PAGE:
Our Towns

Our Towns

A 100,000-mile Journey Into the Heart of America

Book - 2018
Average Rating:
Rate this:
4
A unique, revelatory portrait of small-town America: the activities, changes, and events that shape this mostly unseen part of our national landscape, and the issues and concerns that matter to the ordinary Americans who make these towns their home. For the last five years, James and Deborah Fallows have been traveling across America in a single-prop airplane, visiting small cities and meeting civic leaders, factory workers, recent immigrants, and young entrepreneurs, seeking to take the pulse and discern the outlook of an America that is unreported and unobserved by the national media. Attending town meetings, breakfasts at local coffee shops, and events at local libraries, they have listened to the challenges and problems that define American lives today. Our Towns is the story of their journey--an account of their visits to twenty-one cities and towns: the individuals they met, the stories they heard, and their portrait of the many different faces of the American future.
Publisher: New York : Pantheon Books, 2018
Edition: 1st ed
ISBN: 9781101871843
1101871849
Characteristics: x, 413 p. ; 25 cm
Additional Contributors: Fallows, Deborah

Opinion

From the critics


Community Activity

Comment

Add a Comment
PimaLib_NormS May 24, 2019

James and Deborah Fallows have written “Our Towns: A 100,000-Mile Journey into the Heart of America”, and it is not the kind of breezy travelogue I was expecting. It is more of a deep, extended five-year dive into dozens of cities and towns, to learn what works and what doesn’t, in order to assess the overall health of small and large urban areas in America. It was quite interesting to read about the creative and pragmatic ideas these places have come up with for revitalizing their communities. For example, the voters of Dodge City surprisingly voted for a permanent tax increase to fund civic improvements. Not necessarily groundbreaking news, but a tax increase supported by Republicans? In a redder than red state like Kansas? The lesson I took from “Our Towns” is that on a local level, politicians are more apt to act in service to their communities, with political parties having less influence. If the garbage doesn’t get picked up, if the potholes do not get filled, officeholders will get voted out, regardless of party affiliation. Contrast this with what we see in politics nationally. Politicians act in service to their parties and political base. It is all about winning elections, and it is not about anything that deviates from party doctrine. And, there is next to no price to pay for the politicians, as incumbents are overwhelmingly re-elected by the voters. “Our Towns” actually gives a bit of hope that, at least locally, stuff is getting done, for the benefit of all.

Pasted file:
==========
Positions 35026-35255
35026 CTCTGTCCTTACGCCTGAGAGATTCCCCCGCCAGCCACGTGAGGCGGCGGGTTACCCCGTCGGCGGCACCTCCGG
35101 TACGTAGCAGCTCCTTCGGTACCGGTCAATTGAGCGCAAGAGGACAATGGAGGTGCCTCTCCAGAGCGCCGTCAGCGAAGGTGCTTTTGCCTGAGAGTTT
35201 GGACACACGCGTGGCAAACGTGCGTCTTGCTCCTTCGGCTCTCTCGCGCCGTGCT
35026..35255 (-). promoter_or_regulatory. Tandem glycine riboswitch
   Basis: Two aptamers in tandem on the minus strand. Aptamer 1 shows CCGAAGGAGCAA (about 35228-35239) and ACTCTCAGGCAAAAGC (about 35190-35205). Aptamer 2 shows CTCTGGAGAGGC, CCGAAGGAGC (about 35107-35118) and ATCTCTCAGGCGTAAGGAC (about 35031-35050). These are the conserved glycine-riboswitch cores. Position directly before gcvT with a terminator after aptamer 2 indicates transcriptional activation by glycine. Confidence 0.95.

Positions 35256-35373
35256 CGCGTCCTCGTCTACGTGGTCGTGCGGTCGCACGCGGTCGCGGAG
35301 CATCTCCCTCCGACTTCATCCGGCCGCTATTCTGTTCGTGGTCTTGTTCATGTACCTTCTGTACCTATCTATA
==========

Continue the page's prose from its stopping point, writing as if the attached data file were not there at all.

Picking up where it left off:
r
Russ_A
Feb 01, 2019

The authors give an account of their three-year journey by small plane across America, telling us their impressions of the communities they visited. The focus is on one question: why here? The question applies both to the residents and to the businesses that provide the economic lifeblood. Since the book avoids the major metropolitan areas, one answer universal to all the locations in the book is the low cost of being there. Low cost of living and low cost of labor make a town attractive to families and employers alike. But since that applies to probably 90% of the geographic area of America, I was looking for more – for what makes a town unique – i.e. what makes a town thrive “in the sticks?”